BMC Bioinformatics  2009;10:403.
The number of corpora, collections of structured texts, has been increasing, as a result of the growing interest in the application of natural language processing methods to biological texts. Many named entity recognition (NER) systems have been developed based on these corpora. However, in the biomedical community, there is yet no general consensus regarding named entity annotation; thus, the resources are largely incompatible, and it is difficult to compare the performance of systems developed on resources that were divergently annotated. On the other hand, from a practical application perspective, it is desirable to utilize as many existing annotated resources as possible, because annotation is costly. Thus, it becomes a task of interest to integrate the heterogeneous annotations in these resources.
We explore the potential sources of incompatibility among gene and protein annotations that were made for three common corpora: GENIA, GENETAG and AIMed. To show the inconsistency in the corpora annotations, we first tackle the incompatibility problem caused by corpus integration, and we quantitatively measure the effect of this incompatibility on protein mention recognition. We find that the F-score performance declines tremendously when training with integrated data, instead of training with pure data; in some cases, the performance drops nearly 12%. This degradation may be caused by the newly added heterogeneous annotations, and cannot be fixed without an understanding of the heterogeneities that exist among the corpora. Motivated by the result of this preliminary experiment, we further qualitatively analyze a number of possible sources for these differences, and investigate the factors that would explain the inconsistencies, by performing a series of well-designed experiments. Our analyses indicate that incompatibilities in the gene/protein annotations exist mainly in the following four areas: the boundary annotation conventions, the scope of the entities of interest, the distribution of annotated entities, and the ratio of overlap between annotated entities. We further suggest that almost all of the incompatibilities can be prevented by properly considering the four aspects aforementioned.
Our analysis covers the key similarities and dissimilarities that exist among the diverse gene/protein corpora. This paper serves to improve our understanding of the differences in the three studied corpora, which can then lead to a better understanding of the performance of protein recognizers that are based on the corpora.
PMCID: PMC2804683  PMID: 19995463
7.  Evaluating contributions of natural language parsers to protein–protein interaction extraction 
Bioinformatics  2008;25(3):394-400.
Motivation: While text mining technologies for biomedical research have gained popularity as a way to take advantage of the explosive growth of information in text form in biomedical papers, selecting appropriate natural language processing (NLP) tools is still difficult for researchers who are not familiar with recent advances in NLP. This article provides a comparative evaluation of several state-of-the-art natural language parsers, focusing on the task of extracting protein–protein interaction (PPI) from biomedical papers. We measure how each parser, and its output representation, contributes to accuracy improvement when the parser is used as a component in a PPI system.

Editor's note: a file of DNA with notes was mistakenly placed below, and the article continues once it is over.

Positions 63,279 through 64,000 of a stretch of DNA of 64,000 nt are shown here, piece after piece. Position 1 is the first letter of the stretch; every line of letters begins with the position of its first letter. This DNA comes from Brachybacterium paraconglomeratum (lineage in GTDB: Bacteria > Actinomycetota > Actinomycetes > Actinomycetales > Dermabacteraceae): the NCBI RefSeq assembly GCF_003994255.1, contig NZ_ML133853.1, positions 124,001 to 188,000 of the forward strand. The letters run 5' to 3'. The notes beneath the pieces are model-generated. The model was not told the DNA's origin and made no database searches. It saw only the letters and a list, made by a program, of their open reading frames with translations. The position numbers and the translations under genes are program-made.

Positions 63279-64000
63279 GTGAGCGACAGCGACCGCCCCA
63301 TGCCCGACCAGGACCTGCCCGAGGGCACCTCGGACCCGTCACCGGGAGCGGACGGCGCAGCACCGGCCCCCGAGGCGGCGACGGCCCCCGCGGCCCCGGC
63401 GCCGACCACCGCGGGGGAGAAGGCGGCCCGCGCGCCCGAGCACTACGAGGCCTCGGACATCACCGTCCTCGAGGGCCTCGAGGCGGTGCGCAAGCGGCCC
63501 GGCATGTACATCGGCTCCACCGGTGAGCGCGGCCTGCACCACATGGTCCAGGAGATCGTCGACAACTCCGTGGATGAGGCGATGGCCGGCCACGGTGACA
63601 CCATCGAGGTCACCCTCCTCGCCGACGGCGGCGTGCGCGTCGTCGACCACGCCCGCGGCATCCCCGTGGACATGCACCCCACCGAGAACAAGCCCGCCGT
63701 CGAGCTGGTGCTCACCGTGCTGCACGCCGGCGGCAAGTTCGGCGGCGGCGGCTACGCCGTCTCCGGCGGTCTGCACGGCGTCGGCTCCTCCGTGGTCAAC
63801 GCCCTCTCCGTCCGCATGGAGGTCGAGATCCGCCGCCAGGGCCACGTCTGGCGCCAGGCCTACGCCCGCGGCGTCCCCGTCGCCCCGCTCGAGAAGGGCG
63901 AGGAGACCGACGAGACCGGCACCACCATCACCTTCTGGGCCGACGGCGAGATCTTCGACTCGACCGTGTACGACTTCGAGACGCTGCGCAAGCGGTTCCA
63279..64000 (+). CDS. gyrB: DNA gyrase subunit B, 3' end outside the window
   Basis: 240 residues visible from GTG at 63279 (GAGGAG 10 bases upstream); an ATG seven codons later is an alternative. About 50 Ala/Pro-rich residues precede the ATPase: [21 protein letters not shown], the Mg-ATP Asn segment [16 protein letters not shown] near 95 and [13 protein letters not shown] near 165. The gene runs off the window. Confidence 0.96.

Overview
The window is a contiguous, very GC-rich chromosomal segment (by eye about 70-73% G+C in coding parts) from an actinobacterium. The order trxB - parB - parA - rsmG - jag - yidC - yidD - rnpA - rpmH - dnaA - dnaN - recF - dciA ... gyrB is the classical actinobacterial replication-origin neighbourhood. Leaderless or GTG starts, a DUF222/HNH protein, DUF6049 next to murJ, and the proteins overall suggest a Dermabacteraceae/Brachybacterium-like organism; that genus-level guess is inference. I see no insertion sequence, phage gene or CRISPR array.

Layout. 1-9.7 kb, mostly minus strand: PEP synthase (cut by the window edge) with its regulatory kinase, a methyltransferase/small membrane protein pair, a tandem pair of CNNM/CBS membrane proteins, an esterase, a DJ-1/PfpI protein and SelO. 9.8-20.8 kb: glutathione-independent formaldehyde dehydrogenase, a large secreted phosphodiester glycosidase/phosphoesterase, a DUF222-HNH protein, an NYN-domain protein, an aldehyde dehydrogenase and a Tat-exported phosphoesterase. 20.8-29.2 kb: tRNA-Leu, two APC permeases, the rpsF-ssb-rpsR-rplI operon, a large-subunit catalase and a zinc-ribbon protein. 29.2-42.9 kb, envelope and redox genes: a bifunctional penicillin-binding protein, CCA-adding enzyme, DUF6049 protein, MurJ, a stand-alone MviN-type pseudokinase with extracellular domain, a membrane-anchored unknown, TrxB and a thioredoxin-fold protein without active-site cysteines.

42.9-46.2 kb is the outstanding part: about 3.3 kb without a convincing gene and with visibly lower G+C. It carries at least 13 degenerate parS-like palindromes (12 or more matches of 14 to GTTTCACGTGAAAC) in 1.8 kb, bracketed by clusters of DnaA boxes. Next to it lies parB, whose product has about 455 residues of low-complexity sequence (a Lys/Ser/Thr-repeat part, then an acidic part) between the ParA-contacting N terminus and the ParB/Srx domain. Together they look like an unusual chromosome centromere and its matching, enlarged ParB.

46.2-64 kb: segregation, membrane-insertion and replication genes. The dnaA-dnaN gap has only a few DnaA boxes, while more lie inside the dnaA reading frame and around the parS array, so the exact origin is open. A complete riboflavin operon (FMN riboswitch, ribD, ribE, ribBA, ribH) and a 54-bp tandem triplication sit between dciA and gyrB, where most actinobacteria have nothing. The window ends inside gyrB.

Results: All the parsers attained improvements in accuracy of PPI extraction. The levels of accuracy obtained with these different parsers vary slightly, while differences in parsing speed are larger. The best accuracy in this work was obtained when we combined Miyao and Tsujii's Enju parser and Charniak and Johnson's reranking parser, and the accuracy is better than the state-of-the-art results on the same data.
Availability: The PPI extraction system used in this work (AkanePPI) is available online at The evaluated parsers are also available online from each developer's site.
PMCID: PMC2639072  PMID: 19073593
8.  Introducing meta-services for biomedical information extraction 
Genome Biology  2008;9(Suppl 2):S6.
We introduce the first meta-service for information extraction in molecular biology, the BioCreative MetaServer (BCMS; ). This prototype platform is a joint effort of 13 research groups and provides automatically generated annotations for PubMed/Medline abstracts. Annotation types cover gene names, gene IDs, species, and protein-protein interactions. The annotations are distributed by the meta-server in both human and machine readable formats (HTML/XML). This service is intended to be used by biomedical researchers and database annotators, and in biomedical language processing. The platform allows direct comparison, unified access, and result aggregation of the annotations.
PMCID: PMC2559990  PMID: 18834497

Results 1-8 (8)